The Hong Kong University of Science and Technology (HKUST) has entered into collaborative agreements with Boeing Phantom Works, together with Tsinghua University in Beijing and Southeast University in Nanjing, to research and develop new technologies for wireless communications.
The research, intended to enable breakthroughs that will benefit onboard entertainment systems for Boeing's commercial aeroplanes and communication among maintenance technicians at airports, will be carried out over the next year by Chinese professors and university students.
At the Hong Kong University of Science and Technology, students and faculty will work on the problem of seamless connectivity among different networks used by aircraft line maintenance technicians at airports. Hong Kong International Airport will also participate in the research.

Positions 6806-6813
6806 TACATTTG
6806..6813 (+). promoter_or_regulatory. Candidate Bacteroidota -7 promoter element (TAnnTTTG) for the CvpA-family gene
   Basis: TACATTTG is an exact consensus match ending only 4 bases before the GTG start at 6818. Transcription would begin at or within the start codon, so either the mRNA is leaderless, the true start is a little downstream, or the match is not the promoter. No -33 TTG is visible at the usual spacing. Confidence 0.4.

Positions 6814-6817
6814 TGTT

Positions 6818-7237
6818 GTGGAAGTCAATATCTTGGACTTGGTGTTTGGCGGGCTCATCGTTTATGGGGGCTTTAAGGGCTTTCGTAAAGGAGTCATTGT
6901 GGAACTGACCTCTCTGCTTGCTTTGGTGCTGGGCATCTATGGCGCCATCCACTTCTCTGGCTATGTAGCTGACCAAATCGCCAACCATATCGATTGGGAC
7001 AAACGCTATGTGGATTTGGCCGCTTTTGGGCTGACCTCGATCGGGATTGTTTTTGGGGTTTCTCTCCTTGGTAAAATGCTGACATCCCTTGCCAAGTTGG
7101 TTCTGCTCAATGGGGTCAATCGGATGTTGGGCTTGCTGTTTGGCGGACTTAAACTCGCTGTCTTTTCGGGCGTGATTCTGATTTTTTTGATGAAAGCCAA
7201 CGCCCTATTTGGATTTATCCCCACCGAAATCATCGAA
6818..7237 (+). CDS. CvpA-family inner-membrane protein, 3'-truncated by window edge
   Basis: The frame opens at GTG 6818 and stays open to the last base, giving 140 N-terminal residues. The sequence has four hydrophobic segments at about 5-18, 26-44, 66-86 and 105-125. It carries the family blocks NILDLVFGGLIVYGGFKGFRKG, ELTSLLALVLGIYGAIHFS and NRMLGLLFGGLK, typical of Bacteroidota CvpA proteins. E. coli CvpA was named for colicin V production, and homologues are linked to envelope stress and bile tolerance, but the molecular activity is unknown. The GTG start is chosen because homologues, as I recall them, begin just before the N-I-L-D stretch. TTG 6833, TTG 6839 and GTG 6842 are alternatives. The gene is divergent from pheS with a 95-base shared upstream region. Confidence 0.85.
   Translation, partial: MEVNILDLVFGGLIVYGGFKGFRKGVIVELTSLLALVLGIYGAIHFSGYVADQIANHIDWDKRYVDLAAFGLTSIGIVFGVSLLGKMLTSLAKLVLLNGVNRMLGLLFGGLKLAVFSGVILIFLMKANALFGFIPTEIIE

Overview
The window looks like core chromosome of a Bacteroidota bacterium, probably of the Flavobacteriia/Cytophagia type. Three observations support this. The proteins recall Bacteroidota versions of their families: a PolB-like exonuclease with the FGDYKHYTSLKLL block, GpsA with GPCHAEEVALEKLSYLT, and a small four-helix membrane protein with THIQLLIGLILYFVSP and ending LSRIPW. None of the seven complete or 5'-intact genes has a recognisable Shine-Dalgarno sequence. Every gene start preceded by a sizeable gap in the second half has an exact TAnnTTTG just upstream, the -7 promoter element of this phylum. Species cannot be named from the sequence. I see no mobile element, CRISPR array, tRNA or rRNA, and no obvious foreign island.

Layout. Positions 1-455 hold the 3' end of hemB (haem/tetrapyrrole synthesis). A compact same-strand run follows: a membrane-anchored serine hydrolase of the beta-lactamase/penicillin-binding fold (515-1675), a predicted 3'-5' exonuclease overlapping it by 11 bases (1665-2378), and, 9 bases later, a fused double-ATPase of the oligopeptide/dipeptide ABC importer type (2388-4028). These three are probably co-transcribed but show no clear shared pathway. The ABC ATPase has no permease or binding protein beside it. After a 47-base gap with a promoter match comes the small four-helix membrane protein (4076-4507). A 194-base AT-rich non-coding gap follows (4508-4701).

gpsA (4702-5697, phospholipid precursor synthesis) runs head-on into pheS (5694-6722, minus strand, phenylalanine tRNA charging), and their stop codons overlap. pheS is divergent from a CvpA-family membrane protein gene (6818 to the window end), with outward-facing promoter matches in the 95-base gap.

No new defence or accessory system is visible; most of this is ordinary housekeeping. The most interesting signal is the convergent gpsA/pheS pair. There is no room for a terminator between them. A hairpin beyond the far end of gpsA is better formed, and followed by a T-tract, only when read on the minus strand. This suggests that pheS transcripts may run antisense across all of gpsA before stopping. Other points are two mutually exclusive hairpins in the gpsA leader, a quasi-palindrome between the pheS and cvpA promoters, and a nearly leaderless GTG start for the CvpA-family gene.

At Tsinghua University, research will focus on ways to improve the quality of wireless video streaming for onboard entertainment systems. Research also will be conducted on ways to make better use of the capacity of existing wiring for onboard entertainment systems.
At Southeast University, studies will be conducted on compact, ultra-wideband antennas for onboard entertainment systems that do not cause interference with other systems on the aeroplane.
'Over the last 20 years, Chinese universities have made great strides in their research capabilities, so much so that many multinational companies have established research labs in China,' said Robb Graham, a leader in Phantom Works' Engineering and Information Technology organisation. 'Our desire is to work with some of the best technical minds in the world, and the Chinese are doing very innovative research in wireless and information technology.'